Hands to Heart: Breathe and Bend with Animal Friends (2019), by Alex Bauermeister, is my favorite yoga picture book to date. In library Storytimes, I don’t read books that overtly discuss yoga since I know parents and caregivers can be wary of its spiritual roots. But just like any physical exercise, yoga is a great way to shift focus outside your mind while simultaneously benefiting the body in additional ways. With clear and rhyming text, Bauermeister not only takes children through some basic yoga moves but also explains why it’s an important practice:
Whether your breath
Is flowing fast or slow.
Whether your mood is
Soaring high or low.
By moving and breathing
You can calm your mind.
The whole word gets clearer—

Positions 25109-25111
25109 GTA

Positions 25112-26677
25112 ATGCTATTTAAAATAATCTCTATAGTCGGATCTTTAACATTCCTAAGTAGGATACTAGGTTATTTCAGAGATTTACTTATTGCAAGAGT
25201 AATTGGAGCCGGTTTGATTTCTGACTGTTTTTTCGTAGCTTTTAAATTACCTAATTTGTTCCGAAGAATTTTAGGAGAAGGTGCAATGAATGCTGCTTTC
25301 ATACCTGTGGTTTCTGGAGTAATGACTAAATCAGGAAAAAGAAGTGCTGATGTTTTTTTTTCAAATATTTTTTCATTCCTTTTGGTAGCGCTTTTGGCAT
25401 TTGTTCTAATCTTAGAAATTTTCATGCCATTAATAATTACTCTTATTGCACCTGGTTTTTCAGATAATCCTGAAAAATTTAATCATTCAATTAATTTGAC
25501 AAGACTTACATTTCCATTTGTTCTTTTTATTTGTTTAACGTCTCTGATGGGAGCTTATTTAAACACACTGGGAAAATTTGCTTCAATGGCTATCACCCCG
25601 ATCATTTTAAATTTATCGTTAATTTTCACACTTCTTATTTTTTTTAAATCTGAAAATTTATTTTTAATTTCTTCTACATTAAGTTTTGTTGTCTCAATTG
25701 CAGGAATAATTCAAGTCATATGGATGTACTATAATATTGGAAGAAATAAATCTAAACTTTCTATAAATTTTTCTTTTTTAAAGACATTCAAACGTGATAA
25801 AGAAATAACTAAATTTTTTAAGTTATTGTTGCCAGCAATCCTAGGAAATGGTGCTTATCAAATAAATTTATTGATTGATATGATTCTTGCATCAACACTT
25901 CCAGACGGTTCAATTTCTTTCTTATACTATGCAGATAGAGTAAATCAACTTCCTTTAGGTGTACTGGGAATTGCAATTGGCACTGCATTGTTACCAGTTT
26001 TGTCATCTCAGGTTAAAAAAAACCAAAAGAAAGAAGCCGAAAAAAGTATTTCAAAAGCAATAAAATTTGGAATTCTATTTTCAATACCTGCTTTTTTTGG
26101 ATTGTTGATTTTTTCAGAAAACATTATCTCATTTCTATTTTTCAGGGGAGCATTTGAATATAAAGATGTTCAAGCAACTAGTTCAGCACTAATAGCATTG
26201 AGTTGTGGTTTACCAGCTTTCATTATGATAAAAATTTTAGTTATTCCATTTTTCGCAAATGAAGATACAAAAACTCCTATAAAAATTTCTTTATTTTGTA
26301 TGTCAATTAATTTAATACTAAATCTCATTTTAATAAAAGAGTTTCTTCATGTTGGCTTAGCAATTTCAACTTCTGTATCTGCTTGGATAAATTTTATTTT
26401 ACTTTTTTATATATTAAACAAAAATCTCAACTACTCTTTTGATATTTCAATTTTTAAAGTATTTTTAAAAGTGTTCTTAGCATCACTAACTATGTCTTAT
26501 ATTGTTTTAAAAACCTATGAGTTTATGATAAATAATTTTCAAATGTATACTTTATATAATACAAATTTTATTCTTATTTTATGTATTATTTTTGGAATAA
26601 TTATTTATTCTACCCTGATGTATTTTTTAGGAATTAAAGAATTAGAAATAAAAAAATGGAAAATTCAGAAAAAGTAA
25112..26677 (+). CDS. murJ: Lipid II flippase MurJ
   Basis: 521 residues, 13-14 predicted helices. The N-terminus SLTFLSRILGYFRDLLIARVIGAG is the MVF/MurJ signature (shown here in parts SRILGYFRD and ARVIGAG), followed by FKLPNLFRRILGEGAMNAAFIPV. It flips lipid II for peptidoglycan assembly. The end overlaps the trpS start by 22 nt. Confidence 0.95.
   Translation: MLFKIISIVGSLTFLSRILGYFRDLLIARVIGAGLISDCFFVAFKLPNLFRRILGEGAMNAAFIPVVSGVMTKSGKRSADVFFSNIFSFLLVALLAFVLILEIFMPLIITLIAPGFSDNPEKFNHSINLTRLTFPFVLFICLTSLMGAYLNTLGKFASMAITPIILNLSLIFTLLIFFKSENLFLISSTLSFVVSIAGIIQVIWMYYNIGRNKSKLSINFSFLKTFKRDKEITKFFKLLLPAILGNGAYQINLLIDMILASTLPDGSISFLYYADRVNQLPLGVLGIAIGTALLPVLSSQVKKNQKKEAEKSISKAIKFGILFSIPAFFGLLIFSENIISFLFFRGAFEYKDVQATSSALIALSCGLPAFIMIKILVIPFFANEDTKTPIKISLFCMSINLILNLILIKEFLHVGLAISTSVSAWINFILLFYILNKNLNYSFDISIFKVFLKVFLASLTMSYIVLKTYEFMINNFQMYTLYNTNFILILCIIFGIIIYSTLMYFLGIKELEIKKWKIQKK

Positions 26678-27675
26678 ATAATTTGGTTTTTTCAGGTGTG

Let’s see what we find.
Flora Waycott’s illustrations in Hands to Heart are downright adorable, depicting animals with peaceful smiles on their faces as they demonstrate yoga poses amid flowers and trees.
While all of these books were written for children, their messages ring true for any age. Whether you’re reading to younger kids, reading alongside older kids, or looking just for your adult self, you will find something worthwhile to hold onto.
Mindfulness doesn’t need to be an out-there, unattainable ideal. Anyone can incorporate the practice into their life. And the earlier we introduce children to mindfulness, the earlier they will develop important skills that will help them succeed throughout their lives. Find many more books on mindfulness for children and for adults in our catalog and delivered to your nearest library’s hold shelf for you to pick up.